Are you experienced? Lloydminster marijuana retailer looking for 'qualified' workers

A marijuana retailer set to open in the city on the Saskatchewan-Alberta border this fall says knowledge of cannabis and cannabis accessories is an asset but will not required for the employees it plans to hire.

Beleave opening up marijuana retail shop in city on Sask.-Alberta border this fall

Hiring for the positions hasn't started yet, but Beleave says it will be looking for employees with retail experience. Knowledge of cannabis will be an asset, not a requirement, the company says. (Matthew Bingley/CBC)

Although employee positions have not yet been posted for Beleave Inc.'s first dab into marijuana retailing, there are some general things the company will be looking for in prospective employees when it opens its shop in Lloydminster, Sask., later this year.

Knowledge of cannabis and cannabis accessories is an asset but not required, according to Grant McLeod, senior vice-president of regulatory affairs and general counsel for the company.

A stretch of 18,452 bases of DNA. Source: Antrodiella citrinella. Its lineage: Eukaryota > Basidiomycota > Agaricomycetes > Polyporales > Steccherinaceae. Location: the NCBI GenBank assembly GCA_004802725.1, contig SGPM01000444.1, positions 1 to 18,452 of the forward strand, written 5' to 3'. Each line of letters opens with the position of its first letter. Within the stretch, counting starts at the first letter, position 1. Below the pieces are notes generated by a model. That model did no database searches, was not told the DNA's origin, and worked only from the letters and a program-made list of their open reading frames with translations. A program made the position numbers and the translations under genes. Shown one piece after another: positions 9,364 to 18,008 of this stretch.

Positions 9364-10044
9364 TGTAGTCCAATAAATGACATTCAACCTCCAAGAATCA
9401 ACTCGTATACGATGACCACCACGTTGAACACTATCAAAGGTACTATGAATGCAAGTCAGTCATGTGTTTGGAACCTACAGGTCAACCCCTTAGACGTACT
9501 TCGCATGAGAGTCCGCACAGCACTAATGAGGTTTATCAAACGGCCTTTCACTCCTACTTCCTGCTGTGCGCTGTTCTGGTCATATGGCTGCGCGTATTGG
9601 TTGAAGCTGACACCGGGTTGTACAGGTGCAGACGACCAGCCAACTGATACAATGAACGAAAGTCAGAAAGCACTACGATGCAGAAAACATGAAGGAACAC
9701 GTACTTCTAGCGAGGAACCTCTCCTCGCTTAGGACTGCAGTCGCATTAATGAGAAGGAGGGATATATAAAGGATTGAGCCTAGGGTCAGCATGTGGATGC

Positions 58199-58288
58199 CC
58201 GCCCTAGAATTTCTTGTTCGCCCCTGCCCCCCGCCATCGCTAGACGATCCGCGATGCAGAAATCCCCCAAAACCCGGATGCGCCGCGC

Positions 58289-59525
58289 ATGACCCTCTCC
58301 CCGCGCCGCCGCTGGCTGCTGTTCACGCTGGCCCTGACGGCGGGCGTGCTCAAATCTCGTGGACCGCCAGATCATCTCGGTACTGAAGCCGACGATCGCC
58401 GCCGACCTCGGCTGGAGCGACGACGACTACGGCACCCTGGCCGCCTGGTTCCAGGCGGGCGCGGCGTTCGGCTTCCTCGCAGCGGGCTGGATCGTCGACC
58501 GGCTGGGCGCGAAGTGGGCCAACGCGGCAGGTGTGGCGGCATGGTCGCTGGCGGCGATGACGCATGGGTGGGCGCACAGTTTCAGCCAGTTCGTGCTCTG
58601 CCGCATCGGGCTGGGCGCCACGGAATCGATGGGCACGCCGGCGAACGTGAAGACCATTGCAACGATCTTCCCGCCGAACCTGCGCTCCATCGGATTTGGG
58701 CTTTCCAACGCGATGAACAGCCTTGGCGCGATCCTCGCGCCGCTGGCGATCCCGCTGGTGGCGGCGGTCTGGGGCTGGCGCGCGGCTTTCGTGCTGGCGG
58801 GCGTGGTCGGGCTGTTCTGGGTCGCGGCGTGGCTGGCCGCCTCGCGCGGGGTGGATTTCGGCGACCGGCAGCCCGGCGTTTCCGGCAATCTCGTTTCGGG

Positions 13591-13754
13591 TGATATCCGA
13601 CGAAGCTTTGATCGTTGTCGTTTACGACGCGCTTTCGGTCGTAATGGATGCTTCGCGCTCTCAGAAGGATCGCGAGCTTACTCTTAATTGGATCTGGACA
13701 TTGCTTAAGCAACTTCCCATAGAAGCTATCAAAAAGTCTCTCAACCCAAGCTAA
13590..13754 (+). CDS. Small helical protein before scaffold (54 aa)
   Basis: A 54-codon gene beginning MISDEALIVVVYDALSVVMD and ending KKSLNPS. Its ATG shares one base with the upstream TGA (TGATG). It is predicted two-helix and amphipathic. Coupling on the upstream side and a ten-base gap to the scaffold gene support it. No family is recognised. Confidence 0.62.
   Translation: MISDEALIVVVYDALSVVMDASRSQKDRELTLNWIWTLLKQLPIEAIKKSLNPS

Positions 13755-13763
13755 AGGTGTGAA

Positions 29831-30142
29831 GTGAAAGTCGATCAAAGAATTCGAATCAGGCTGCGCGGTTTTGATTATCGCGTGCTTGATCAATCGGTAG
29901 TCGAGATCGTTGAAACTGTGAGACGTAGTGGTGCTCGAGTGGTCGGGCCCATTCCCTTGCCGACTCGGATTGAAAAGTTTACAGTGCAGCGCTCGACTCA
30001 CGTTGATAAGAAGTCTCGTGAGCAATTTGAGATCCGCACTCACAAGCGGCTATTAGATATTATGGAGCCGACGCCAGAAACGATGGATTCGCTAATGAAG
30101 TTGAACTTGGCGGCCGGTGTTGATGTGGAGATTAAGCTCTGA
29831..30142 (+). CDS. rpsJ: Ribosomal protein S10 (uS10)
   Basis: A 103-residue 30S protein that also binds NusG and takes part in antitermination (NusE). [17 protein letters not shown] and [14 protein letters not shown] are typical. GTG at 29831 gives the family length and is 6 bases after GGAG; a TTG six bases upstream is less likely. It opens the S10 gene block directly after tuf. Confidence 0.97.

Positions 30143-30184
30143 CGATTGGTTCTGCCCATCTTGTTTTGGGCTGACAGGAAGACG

"A lot of the interactions at the beginning for some consumers is really going to be an educational component," McLeod said.

"So understanding what the different strains are, what's a cannabinoid, what the THC levels do, what CBD is, what's a terpene, and how to match that with the potential experience or the flavour that you're looking for."

Terpenes are compounds that exist in cannabis and other plants. In addition to determining the aroma of a cannabis strain, they can shape the effect it has on the user.

Compounds such as tetrahydrocannabinol (THC) and cannabidiol (CBD) also determine the effect.

"I honestly didn't know the difference between some of these things up until a couple of years ago, when more information was becoming available," McLeod said.

"I never understood the difference or never even recognized the difference between sativas and indicas — I didn't know what a terpene profile was."

Beleave Inc. was the recipient of one of the two pot permits the Saskatchewan government allocated for the city of Lloydminster. Fifty-one permits were handed out in a provincial lottery earlier this year.

The company will hire locally rather than parachute company workers in from elsewhere, McLeod said.

Customer relations and the ability to learn will be considered and training will be provided, along with provincially mandated programs required for cannabis retail workers.

The company will operate out of a 2,000-square-foot space "located on a main road that runs through the heart of the city," according to a press release.

Recreational marijuana use will be legalized on Oct. 17. The company says the retail store will be ready for business sometime this fall.